Over at my MIT webspace I just launched a database of web tools for participation and collaboration in planning. I created it mostly to help myself keep track of all the technology and consultants in this area, and also because of my dissatisfaction with existing databases. It’s not meant to be all-encompassing, just cover the […]
Last week’s Open Cities conference, sponsored by the Rockefeller Foundation and Next American City, brought together a diverse group to discuss the role of new media in shaping urban policy. One of the major topics discussed was the emerging trend of cities establishing data catalogs where a wide range of datasets and feeds are made […]
More and more governments are publishing data feeds, whether of news, alerts regarding public services, or even exposing administrative data. In the UK, the “Mash the State” project has the goal of encouraging every local unit of government publish a news RSS feed. Inspired by the project, Steve Clift asked “what web feeds should government […]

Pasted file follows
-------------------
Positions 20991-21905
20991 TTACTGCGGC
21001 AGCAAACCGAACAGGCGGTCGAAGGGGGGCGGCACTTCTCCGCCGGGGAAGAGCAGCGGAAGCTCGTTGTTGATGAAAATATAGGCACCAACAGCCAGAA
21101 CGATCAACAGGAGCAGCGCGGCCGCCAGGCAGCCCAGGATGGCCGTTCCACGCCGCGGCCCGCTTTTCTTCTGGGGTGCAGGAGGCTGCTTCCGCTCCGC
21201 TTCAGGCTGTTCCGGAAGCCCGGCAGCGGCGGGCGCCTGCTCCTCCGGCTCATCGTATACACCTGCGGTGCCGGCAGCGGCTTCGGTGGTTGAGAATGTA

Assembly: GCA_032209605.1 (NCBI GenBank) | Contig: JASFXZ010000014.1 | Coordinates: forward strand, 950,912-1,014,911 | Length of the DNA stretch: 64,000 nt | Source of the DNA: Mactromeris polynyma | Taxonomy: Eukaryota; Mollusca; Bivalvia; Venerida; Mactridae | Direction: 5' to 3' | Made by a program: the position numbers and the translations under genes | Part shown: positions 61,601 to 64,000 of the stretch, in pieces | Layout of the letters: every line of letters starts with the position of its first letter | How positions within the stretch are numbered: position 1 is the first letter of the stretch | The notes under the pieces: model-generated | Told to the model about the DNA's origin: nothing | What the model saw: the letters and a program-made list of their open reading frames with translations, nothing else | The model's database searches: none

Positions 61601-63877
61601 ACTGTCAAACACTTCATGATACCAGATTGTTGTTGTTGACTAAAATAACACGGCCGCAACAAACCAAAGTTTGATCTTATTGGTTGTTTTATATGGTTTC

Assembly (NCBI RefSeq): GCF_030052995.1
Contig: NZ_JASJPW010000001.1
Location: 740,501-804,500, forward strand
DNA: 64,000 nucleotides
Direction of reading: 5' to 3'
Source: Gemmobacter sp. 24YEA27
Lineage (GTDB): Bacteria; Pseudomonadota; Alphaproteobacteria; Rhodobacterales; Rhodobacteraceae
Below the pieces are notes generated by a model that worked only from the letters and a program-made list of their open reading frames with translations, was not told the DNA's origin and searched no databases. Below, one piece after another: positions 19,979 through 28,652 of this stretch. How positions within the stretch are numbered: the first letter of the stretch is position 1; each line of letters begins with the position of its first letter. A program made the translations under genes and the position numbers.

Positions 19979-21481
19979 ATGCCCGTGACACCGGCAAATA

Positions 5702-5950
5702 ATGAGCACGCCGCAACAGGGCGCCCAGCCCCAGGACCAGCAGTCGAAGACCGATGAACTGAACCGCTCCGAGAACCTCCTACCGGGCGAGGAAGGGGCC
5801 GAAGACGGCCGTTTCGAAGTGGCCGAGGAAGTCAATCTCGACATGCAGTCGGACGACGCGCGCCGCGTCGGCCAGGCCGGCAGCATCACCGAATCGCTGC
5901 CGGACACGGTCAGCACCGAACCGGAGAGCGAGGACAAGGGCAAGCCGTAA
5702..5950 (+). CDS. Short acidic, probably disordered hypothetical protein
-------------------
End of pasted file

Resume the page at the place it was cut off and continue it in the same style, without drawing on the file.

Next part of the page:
See my latest post on Planetizen, on iPhone apps and urban life.
Communications technologies were supposed to doom urban community. After all, with high-quality, free, instantaneous communication with people from around the world, who cares about talking over the fence with the neighbor, or joining the local bowling league? Ironically, the Internet, the world’s most widely available communications medium, has sparked some of the most narrowly focused […]
Over the past year I’ve become involved in the American Planning Association’s Technology Division, an interesting group of academics and professionals interested in technology in planning. This summer together with PB’s Steve Chiaramont, I became co-editor of the Division’s newsletter Planning and Technology Today. Our first issue contains stories on GIS, regional scenario analysis, and […]
Today I am at Northeastern University for the Data Day conference. You can watch many of the sessions and even submit questions online. View the schedule and webcast here.